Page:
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'Blasphemy' Laws Should Be Repealed, Not Changed, Says Director

While some have asked for changes to be made to the controversial blasphemy law and Hudood ordinance, many others have called for their repeal.
( [email protected] ) Aug 19, 2004 05:55 PM EDT

While the International Society for Human Rights (ISHR) recently called on Pakistan to change its controversial blasphemy laws, another human rights organization, the Pakistani Commission of Peace and Human Development (CPHD), has rejected suggested changes to the Hudood and blasphemy laws being considered by the National Assembly to the Standing Committee on Law and Justice.. In a statement issued on Monday, CPHD Executive Director Waseem Anthony said the changes would not insure that the laws were not being abused.

The Hudood Ordinance, enacted in 1979, is claimed to be based on Muslim Sharia (Islamic law), however it has reportedly been misused in many cases against women and seen as discriminatory.

According the Pakistani Daily Time, Anthony said that the abuse of the law was evident from the fact that superior courts had acquitted 95 percent of women accused in Hudood cases. In 1979, there were only 70 women in prisons all over Pakistan. By 1988, this figure was 6,000. Anthony stated that the number of prosecutions under the Zina ordinance--which criminalizes extramarital sexual relations—not only multiplied, they became a majority of cases against women.

Quoting a Federal Shariat Court observation, Anthony said, “We are constrained to make observations that such reckless allegations are brought so frequently that something should be done to stop this unhealthy practice.”

However, Anthony said that changing the Hudood laws by confining investigation of ‘zina’ cases would not give relief to women. The only solution to prevent abuse of the laws is to repeal them altogether, he said.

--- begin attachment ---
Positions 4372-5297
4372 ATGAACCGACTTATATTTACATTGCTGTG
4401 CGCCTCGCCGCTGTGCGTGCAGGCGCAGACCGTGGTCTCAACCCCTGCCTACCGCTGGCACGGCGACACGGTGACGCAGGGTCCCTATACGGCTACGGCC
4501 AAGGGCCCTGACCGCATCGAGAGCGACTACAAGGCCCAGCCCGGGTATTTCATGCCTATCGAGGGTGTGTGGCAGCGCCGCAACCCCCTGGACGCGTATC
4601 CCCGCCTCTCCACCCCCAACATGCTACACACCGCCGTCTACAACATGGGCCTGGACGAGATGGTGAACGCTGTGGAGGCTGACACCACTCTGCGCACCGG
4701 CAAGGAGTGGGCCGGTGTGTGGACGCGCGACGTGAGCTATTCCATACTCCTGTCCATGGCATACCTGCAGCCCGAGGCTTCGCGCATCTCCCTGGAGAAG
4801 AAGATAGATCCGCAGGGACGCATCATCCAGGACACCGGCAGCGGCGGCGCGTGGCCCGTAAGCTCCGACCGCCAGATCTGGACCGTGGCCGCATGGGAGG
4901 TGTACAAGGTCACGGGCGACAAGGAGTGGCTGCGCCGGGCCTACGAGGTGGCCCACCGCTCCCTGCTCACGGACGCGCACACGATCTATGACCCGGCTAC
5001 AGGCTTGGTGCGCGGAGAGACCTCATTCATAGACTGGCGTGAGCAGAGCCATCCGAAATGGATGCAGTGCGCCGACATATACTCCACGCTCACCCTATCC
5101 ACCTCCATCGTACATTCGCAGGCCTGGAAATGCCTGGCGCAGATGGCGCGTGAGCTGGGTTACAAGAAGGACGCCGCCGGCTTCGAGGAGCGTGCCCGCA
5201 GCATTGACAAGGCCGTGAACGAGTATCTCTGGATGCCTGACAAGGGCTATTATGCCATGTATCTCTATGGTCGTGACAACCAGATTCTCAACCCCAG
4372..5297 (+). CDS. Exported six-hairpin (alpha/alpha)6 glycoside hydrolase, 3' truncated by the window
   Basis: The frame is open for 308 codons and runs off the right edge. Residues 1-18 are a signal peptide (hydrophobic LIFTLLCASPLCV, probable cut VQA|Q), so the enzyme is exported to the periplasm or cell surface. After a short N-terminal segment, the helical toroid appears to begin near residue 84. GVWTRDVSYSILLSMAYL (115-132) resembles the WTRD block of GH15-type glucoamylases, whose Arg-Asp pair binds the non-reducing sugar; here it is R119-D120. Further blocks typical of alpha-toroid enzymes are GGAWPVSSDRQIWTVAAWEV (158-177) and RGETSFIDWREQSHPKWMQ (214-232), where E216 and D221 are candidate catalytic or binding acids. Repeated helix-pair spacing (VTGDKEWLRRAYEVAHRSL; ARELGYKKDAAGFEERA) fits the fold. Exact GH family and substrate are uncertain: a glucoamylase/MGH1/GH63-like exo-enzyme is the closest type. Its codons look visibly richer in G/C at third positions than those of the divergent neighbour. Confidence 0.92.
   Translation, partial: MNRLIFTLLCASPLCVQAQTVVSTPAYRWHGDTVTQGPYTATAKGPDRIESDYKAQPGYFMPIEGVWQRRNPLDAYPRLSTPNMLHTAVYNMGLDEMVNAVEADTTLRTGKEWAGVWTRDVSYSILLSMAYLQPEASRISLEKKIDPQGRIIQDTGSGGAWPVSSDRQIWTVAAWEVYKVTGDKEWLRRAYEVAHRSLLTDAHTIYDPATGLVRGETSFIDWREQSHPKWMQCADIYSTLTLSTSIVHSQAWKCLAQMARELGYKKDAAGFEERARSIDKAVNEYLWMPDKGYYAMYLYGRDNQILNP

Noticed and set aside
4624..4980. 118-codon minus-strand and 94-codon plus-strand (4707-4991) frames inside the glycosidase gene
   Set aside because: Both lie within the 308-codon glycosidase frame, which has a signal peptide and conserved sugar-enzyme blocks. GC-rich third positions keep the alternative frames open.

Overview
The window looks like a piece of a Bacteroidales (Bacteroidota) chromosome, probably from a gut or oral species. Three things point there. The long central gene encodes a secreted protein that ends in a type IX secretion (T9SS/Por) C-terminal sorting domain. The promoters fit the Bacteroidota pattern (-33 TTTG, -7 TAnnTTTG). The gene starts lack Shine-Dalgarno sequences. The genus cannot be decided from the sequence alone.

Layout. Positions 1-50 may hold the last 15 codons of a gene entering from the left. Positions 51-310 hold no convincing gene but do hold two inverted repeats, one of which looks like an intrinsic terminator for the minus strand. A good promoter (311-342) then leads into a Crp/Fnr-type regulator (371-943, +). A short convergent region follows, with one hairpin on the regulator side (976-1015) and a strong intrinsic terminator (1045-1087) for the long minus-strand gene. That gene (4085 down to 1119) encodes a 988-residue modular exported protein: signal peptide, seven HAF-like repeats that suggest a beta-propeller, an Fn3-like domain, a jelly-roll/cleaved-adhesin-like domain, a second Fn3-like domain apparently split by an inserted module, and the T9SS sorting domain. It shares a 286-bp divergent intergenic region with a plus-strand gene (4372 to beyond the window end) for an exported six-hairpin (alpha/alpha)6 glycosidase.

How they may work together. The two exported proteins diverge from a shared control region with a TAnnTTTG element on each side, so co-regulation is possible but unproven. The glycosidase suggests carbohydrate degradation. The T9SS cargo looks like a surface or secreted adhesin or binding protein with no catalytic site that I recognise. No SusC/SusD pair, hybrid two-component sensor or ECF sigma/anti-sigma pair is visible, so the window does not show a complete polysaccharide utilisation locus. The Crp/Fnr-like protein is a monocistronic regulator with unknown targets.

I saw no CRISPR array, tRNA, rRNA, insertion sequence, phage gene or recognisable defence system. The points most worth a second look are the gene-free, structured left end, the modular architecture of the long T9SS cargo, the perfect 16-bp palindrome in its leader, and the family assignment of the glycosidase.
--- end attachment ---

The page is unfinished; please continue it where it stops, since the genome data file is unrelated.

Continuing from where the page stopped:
The majority of a 17-member committee appointed by the National Commission on the Status of Women, headed by retired High Court Judge Majida Rizvi and consisting of Council of Islamic Ideology members, religious scholars, lawyers and retired judges, also recommended that the Hudood laws be repealed, said Anthony. He added that most of the committee members said the laws were full of loopholes and anomalies. “They were the view that with so many flaws in the laws, it would be impossible to correct them.” So they concluded that the laws should be repealed.

The CPHD director said that legal and religious experts believed that the laws did not fulfill the criteria of justice under national, international or religious law.

Anthony also said that the blasphemy law was also being abused and should be repealed. Under the controversial blasphemy law, which has been in force since 1986, an alleged defamation of Islam or the prophet Mohammed may be punished with the death sentence. Many non-Muslims, especially Christians, have been indicted and convicted, and the law is often abused as a means of private revenge, reported the Germany-based International Society for Human Rights.

According to a statement made by federal minister Ijazul Haq during a televised broadcast, the number of blasphemy cases had increased many times over since the introduction of the blasphemy law. From 1947 to 1982, there were only nine cases registered. But after the introduction of the blasphemy law in 1982, 4,000 cases had been registered.